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Fred: On a FB group page for mixers, one of the members said that he had been working with Zoom for months, giving them feedback on what pros are looking for.  Let's hope you are right and the manage

You sure it was the recorder and not the battery? I used the f8 a couple of years ago without problems in worse conditions.

Once we (I) realized the problem, everything was changed, even units on the shelf, theory be Damned. Units that come in for repair are also updated. This is a mandatory, no charge, no time limit updat

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Ok its time for my review for Zoom F8. I have it since 1 month and used it in the last documentary show. What can I say. Its really nice and stable. Works perfect and have all the necessary things / settings that we all need both for feature or documentary films. And as all the others I want to share some thoughts about some imperfections and possible future settings updates. First about the pre-amps. They are really high sensitive so using an additional mixer is mandatory. Second its will be good if alphabetic letters like "I" and "O" do not appears in the character's scene increment mode. Third there should be a way to set a take number manually , not just take reset mode. 

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6 hours ago, chrismedr said:

for what it's worth, the F4 and F8 probably get an extra fader interface:

http://cinescopophilia.com/zoom-frc-8-control-panel-8-faders-f4-f8-leaked/

What is especially interesting is it mentions a USB keyboard can be used with the Zoom FRC-8!
Hopefully an option will come out soon so you can use a mini USB keyboard with your F4/F8 but without the bulk of the Zoom FRC-8.

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I can see some tidy 'nano-cart'™ designs heading our way soon : ).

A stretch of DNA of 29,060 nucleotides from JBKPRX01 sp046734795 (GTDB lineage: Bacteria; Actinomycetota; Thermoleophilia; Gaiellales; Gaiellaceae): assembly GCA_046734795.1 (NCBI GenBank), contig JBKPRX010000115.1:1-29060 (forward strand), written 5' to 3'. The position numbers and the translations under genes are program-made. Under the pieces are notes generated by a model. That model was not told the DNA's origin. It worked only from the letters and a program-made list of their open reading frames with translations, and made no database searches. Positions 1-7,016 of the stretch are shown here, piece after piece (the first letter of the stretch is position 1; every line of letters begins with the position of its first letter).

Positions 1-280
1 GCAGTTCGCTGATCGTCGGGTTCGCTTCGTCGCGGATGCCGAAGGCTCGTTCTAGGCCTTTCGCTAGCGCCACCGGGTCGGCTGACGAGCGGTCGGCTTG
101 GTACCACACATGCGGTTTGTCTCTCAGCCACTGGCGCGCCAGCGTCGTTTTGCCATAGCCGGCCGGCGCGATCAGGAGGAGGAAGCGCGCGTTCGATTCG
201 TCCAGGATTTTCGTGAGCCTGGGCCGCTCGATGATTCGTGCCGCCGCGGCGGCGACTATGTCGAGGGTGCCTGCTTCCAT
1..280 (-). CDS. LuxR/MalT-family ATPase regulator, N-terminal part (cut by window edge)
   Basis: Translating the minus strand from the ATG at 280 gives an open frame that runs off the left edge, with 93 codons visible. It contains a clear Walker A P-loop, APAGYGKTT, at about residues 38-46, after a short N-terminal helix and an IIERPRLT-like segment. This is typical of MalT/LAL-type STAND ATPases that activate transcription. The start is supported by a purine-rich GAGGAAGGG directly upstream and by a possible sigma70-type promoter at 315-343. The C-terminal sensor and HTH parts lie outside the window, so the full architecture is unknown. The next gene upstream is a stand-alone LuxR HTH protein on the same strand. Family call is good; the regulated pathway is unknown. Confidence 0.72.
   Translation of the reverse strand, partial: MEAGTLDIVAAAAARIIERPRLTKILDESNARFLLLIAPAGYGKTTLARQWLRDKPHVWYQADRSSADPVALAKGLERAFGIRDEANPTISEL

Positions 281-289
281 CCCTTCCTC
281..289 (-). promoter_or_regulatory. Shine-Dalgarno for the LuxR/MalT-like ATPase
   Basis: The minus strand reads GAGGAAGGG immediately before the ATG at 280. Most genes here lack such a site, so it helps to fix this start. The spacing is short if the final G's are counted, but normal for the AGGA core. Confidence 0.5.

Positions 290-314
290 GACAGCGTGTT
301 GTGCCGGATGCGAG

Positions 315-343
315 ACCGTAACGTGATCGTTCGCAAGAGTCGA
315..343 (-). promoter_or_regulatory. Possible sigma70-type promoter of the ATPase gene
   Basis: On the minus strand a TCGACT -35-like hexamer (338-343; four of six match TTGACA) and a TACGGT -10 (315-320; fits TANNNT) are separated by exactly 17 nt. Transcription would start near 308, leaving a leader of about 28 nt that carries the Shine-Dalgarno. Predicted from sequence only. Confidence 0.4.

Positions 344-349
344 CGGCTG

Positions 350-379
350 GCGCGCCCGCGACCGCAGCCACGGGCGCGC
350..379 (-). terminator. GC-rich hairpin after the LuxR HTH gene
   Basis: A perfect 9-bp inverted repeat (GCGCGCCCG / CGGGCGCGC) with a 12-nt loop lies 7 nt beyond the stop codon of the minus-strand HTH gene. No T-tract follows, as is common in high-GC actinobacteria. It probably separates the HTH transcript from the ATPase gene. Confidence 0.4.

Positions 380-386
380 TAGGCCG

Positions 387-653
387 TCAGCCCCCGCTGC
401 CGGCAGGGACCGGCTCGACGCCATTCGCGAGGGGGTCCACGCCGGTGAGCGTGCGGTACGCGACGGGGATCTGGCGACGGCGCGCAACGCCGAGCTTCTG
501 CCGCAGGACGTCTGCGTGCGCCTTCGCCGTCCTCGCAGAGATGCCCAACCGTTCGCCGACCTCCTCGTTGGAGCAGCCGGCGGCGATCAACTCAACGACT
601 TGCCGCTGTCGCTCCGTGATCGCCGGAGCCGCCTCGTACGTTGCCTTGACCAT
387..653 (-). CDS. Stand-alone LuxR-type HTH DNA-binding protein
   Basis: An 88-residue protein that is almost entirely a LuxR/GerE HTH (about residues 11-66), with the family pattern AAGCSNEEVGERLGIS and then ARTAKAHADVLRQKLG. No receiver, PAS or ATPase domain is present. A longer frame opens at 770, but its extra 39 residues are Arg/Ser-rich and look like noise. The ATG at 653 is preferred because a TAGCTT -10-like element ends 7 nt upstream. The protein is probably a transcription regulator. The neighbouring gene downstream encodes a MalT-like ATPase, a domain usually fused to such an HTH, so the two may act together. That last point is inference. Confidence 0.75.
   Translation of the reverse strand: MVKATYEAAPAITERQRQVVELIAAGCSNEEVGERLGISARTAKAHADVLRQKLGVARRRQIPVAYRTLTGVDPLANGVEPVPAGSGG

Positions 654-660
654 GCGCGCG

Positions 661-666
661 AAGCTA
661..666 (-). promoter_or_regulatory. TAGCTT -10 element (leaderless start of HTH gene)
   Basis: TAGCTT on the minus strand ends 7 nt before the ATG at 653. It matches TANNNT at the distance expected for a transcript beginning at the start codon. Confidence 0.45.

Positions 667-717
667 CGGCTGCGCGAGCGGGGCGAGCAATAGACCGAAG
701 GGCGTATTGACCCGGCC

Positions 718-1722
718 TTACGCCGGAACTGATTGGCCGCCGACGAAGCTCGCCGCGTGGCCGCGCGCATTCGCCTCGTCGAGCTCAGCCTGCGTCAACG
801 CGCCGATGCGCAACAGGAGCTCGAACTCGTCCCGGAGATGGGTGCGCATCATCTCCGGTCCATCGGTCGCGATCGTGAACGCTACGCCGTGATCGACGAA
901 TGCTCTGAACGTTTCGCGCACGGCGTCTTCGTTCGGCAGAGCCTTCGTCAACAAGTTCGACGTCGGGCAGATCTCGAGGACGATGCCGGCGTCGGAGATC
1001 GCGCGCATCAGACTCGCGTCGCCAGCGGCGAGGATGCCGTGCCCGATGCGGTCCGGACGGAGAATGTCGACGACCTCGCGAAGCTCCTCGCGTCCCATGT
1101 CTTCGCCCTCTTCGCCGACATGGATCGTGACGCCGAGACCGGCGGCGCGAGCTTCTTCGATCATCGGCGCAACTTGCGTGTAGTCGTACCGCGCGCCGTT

Looking at the percentages, the ratio of price difference between this Zoom (bottom of the market) cart based set-up and a (middle of the market) SD 688 with CL-12 is greater than the difference between the SD set-up and the (top of the market) Cantar X3. Of course you 'get what you pay for', so if you apply this adage to the following:

F4*+F8+FRC8 = 2000usd   vs   688+CL12 = 8000usd   vs   X3+Cantarem2 = 17000usd.   * I threw the F4 in as a back up to the F8 to mitigate against Zoom's short history and to narrow the ratio in SD's favour.

Is the middle now looking a bit more expensive or the top now looking a bit cheaper (especially considering another adage regarding diminishing returns)? 

Perhaps SD will work out how to give 633 owners automix (and/or a cedar like NR) option (I know - wishful thinking of a 633 owner :)

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Adding a real Cedar option to a recorder like 633 is very likely beyond the available DSP, and in any case would be a very expensive option (Cedar stuff is not cheap.)  Maybe there will be a 633 MkII, with what's been asked for, since it is so popular.  But the only "Mark II" anything I've ever seen from SD is the MixPre--they sort of don't do that?   In any case I look forward so seeing the Zoom fader box, it looks well thought out.